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George Ortiz collection to be displayed in London

Christie's is due to display part of the former collection of the late George Ortiz in London in a non-selling show to mark the 25th anniversary of the exhibition at the Royal Academy. There is a statement on the Christie's website ("The Ortiz Collection — ‘proof that the past is in all of us’"). Max Bernheimer is quoted: ‘Ortiz was one of the pre-eminent collectors of his day’.

We recall the associations with Ortiz such as the Horiuchi sarcophagus, the Hestiaios stele fragment, the marble funerary lekythos, and the Castor and Pollux.

Bernheimer will, no doubt, wish to reflect on the Royal Academy exhibition by reading Christopher Chippindale and David W. J. Gill. 2000. "Material consequences of contemporary classical collecting." American Journal of Archaeology 104: 463-511 [JSTOR].

Bernheimer will probably want to re-read the two pieces by Peter Watson that appeared in The Times: , "Ancient art without a history" and "Fakes - the artifice b…
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Renewed Italian claims on the Getty

Back in January 2013 LM noted that Fabio Isman had noted that two funerary lions in the J. Paul Getty Museum, acquired in 1958 (inv. 58.AA.7, 58.AA.8), had been photographed in an Italian collection in 1912. It now appears that the Italian authorities have requested clarity on the histories of the two lions [press release, May 22, 2019]. The lions were both acquired from Nicholas Koutoulakis.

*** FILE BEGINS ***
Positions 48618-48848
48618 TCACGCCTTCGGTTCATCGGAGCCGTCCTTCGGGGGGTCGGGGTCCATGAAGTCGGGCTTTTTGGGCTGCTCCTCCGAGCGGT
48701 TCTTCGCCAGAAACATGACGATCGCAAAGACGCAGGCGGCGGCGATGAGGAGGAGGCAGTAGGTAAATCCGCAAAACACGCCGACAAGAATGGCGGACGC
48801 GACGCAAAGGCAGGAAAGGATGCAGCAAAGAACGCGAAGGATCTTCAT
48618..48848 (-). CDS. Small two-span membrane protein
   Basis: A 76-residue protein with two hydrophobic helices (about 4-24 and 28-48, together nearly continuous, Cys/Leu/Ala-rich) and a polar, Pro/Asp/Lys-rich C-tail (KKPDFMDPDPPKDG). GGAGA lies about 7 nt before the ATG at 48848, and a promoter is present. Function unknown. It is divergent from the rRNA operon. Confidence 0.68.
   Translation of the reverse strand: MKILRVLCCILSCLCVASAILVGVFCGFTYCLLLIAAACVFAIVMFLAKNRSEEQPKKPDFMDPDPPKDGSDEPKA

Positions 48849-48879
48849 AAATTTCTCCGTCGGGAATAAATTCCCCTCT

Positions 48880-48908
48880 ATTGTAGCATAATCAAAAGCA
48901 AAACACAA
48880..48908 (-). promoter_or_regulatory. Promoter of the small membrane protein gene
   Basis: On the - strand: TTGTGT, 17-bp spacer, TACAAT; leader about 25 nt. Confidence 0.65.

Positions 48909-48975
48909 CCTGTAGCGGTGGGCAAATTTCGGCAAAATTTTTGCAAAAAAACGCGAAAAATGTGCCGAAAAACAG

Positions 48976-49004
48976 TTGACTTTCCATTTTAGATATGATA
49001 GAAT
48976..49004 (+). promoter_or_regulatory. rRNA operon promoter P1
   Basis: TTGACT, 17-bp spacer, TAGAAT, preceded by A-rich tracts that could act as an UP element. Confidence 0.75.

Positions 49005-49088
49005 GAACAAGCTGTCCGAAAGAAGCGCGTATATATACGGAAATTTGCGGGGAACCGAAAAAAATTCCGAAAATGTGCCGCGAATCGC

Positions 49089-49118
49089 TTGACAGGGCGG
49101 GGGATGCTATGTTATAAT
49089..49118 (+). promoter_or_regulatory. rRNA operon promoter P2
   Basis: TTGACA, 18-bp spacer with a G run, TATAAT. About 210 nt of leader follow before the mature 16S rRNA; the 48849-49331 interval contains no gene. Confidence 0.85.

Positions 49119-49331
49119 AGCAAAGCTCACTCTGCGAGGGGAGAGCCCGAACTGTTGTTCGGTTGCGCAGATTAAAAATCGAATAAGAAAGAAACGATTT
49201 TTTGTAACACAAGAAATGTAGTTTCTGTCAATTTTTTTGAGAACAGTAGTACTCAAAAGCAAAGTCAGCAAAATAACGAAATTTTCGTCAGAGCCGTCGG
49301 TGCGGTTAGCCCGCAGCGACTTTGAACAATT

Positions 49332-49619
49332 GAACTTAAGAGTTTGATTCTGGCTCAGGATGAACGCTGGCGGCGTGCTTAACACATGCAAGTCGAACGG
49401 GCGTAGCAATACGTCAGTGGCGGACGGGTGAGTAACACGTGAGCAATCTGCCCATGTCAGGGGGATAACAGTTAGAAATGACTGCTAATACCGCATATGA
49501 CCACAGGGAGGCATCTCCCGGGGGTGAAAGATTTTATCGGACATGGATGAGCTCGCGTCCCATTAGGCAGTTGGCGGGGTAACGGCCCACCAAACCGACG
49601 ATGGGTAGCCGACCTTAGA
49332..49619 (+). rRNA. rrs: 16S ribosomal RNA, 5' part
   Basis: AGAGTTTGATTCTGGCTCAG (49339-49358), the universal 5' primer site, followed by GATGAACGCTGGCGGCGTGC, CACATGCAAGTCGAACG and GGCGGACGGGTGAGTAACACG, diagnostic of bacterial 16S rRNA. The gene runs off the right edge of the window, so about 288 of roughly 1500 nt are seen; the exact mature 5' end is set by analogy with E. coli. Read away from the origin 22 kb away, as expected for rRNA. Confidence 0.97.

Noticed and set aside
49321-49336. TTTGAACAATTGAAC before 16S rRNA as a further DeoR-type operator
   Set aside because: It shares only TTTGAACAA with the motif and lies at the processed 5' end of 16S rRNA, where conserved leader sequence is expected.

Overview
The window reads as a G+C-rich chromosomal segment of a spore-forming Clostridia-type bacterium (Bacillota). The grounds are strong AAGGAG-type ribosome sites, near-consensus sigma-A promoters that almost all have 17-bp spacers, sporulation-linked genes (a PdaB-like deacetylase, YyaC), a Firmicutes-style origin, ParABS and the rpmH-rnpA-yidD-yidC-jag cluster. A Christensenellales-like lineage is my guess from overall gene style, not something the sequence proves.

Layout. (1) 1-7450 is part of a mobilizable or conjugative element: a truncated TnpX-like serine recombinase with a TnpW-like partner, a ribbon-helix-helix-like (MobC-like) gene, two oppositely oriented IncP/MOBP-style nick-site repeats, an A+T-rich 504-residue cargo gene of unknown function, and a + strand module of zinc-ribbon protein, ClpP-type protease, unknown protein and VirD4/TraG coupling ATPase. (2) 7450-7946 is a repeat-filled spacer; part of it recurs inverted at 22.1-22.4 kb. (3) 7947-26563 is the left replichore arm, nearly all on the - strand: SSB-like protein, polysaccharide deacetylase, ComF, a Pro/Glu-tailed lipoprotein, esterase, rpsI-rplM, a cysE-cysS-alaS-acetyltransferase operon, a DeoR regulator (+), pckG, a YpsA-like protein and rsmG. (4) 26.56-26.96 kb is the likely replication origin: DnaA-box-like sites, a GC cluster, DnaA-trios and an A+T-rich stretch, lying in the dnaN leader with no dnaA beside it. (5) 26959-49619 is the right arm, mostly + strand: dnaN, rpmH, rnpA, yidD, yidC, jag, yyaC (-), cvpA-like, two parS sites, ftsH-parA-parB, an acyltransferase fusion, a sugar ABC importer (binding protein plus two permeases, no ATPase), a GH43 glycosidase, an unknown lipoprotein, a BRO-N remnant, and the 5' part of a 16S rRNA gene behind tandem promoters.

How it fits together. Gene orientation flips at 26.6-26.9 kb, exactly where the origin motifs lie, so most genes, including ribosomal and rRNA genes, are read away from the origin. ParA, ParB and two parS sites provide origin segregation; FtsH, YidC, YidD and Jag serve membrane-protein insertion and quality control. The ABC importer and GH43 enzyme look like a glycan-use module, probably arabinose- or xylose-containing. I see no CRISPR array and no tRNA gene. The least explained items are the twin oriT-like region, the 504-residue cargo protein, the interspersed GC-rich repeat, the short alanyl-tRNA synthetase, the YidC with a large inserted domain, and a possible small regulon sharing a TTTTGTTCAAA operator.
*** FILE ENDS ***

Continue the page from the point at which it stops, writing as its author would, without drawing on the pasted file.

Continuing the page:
In addition, a Roman mosaic with the head of Medusa has been included in the request. It is alleged that it was stolen from the Museo Nazionale Romano. The mosaic was acquired from the Royal Athena Galleries in 1971 (inv. 71.AH.110). It is noted that the mosaic was found on the Via Emanuele Filiberto, Rome, Italy and was first recorded in A. Pasqui 1911 ("Roma. Nuove scoperte nella citta e nel suburbio." Notizie degli Scavi 8 (1911), 338-339). Further details on the findspot can be found here.

What is so surprising is that it has taken the Getty more than six years to respond to the cla…

Toledo Museum of Art and an Attic skyphos

In 2017 Dr Christos Tsirogannis wrote a study of the Attic red-figured skyphos attributed to the Kleophon painter (by Dietrich von Bothmer) and acquired in 1982. Tsirogiannis had spotted that the skyphos featured in the Medici Dossier, and elicited from the museum that it had been acquired from Nichols Koutoulakis. 

It has now been announced by the Italian authorities that the skyphos will be returned to Italy [press release, 16 May 2019].
Il ministero per i Beni e le attività culturali della Repubblica italiana e il Toledo Museum of Art (TMA) hanno annunciato oggi di aver raggiunto un accordo per il trasferimento alla Repubblica italiana di uno skyphos attico risalente al V secolo a-C (Vaso Potorio), che raffigura il ritorno di Efesto sull'Olimpo. Lo skyphos è stato acquistato da TMA nel 1982, ma recentemente, il Museo ha ritenuto di dover acquisire ulteriori informazioni dal Mibac circa la sua provenienza. In collaborazione con il Ministero e alla luce de informazioni fomite da…

Stele seized at Spata